Postponed…

If anything affects your eye, you hasten to have it removed; if anything affects your mind, you postpone the cure for a year. — [[Horace]] , 20 BC

Footnotes: How Running Makes Us Human

I want to be able to keep running as free and democratic as possible. I run because it gives me far too much that I couldn’t possibly not. It makes us more intelligent, de-stresses us, and makes us fitter. It gets us away from technology, allows our brains to rest, and encourages creativity. Running can be all that.

Running is not just a sport. It reconnects us to our bodies and the places in which we live, breaking down our increasingly structured and demanding lives. It allows us to feel the world beneath our feet, lifts the spirit, allows our minds out to play and helps us to slip away from the demands of the modern world.

http://news.nationalgeographic.com/2017/07/running-books-jogging-health-science/

Masses are rude

“Masses are rude, lame, unmade, pernicious in their demands and influence… I wish not to concede anything to them, but to tame, drill, divide, and break them up, and draw individuals out of them.”

Quote from [[Emerson]] out of a must read article on the great Brainpickings.org website.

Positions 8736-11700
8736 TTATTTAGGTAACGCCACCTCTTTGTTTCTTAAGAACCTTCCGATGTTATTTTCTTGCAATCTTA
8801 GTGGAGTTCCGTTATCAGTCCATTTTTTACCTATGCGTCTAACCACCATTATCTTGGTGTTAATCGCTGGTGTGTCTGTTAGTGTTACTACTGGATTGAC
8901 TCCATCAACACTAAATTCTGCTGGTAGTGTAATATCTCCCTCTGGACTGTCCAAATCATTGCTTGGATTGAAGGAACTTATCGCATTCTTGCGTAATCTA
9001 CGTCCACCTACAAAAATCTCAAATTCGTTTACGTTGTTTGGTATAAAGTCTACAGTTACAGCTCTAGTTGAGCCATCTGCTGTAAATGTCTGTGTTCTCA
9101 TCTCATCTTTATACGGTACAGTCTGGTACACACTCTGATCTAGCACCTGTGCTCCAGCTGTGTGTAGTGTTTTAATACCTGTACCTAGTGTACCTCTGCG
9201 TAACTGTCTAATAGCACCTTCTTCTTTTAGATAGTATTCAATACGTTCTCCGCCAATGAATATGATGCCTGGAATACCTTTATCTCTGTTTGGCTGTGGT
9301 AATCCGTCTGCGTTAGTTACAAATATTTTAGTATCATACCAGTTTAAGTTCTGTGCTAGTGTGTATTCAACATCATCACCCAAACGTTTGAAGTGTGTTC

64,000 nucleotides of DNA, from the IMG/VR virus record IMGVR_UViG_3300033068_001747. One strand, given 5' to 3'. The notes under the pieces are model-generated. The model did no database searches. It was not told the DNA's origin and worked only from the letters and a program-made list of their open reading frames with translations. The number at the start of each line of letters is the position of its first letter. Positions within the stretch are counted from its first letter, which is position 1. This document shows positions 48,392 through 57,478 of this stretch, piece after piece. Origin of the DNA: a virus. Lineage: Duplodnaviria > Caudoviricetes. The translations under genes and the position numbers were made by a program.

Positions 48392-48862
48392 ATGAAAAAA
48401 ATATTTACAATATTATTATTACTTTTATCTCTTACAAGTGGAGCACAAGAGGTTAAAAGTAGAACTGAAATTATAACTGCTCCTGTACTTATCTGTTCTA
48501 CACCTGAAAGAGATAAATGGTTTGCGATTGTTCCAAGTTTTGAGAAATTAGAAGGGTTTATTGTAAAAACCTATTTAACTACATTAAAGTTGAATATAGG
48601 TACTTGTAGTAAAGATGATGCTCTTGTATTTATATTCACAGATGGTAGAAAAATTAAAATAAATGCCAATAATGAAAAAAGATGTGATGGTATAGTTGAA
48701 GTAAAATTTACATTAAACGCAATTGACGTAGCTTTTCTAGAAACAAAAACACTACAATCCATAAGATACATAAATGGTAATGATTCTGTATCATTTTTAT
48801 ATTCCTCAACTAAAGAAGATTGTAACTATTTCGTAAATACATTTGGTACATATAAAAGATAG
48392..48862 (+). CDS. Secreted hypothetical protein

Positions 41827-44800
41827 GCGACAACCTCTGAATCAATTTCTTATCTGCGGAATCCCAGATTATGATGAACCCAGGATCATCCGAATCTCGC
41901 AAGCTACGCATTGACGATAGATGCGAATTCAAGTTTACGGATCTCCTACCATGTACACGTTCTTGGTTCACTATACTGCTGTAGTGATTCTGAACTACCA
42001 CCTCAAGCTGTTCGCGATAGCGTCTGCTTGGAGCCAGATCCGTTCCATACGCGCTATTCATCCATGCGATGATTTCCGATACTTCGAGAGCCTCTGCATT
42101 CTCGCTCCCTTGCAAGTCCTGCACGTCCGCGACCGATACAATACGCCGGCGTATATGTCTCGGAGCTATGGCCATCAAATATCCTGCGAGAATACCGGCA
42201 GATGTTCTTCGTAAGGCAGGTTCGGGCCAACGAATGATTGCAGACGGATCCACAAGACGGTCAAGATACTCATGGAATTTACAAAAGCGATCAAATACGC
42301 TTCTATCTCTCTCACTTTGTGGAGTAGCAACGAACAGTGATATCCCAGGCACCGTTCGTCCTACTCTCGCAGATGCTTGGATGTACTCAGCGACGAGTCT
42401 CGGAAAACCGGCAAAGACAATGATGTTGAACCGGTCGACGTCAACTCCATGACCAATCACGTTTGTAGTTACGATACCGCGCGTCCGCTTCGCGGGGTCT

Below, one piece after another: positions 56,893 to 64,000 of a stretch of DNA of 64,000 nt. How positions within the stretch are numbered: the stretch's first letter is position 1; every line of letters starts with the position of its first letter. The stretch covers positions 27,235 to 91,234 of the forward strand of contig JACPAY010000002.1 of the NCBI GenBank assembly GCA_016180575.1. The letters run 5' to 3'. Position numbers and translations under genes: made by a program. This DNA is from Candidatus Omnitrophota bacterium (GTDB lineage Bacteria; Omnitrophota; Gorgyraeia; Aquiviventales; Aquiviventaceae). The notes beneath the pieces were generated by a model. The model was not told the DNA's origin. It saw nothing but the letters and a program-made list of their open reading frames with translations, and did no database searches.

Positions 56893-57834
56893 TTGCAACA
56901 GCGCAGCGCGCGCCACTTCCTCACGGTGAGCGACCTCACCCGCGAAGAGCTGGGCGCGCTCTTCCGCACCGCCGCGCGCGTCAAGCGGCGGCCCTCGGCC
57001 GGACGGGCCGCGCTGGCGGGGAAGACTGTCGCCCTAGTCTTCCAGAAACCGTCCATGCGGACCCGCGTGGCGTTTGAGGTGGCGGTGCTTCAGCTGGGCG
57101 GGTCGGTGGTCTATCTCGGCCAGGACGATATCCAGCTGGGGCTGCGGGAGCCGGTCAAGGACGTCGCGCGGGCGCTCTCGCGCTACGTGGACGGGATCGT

The Buddha Mind

The Buddha Mind, unborn and marvelously illuminating, is like a bright mirror. A mirror reflects whatever is in front of it. It’s not deliberately trying to reflect things, but whatever comes before the mirror, its color and form are sure to appear. Likewise, when the object being reflected is removed, the mirror isn’t deliberately trying not to reflect it, but when it’s taken away it doesn’t appear in the mirror.

The Unborn Buddha Mind is just like this. It’s natural that you see and hear things, whatever they are, when you deliberately try to see and hear them; but when you see and hear things that you hadn’t originally anticipated seeing or hearing, it’s through the dynamic function of the Buddha Mind that every one of you has. That’s what’s meant by the Unborn Buddha Mind.

Zen master Bankei Yōtaku (1622-93)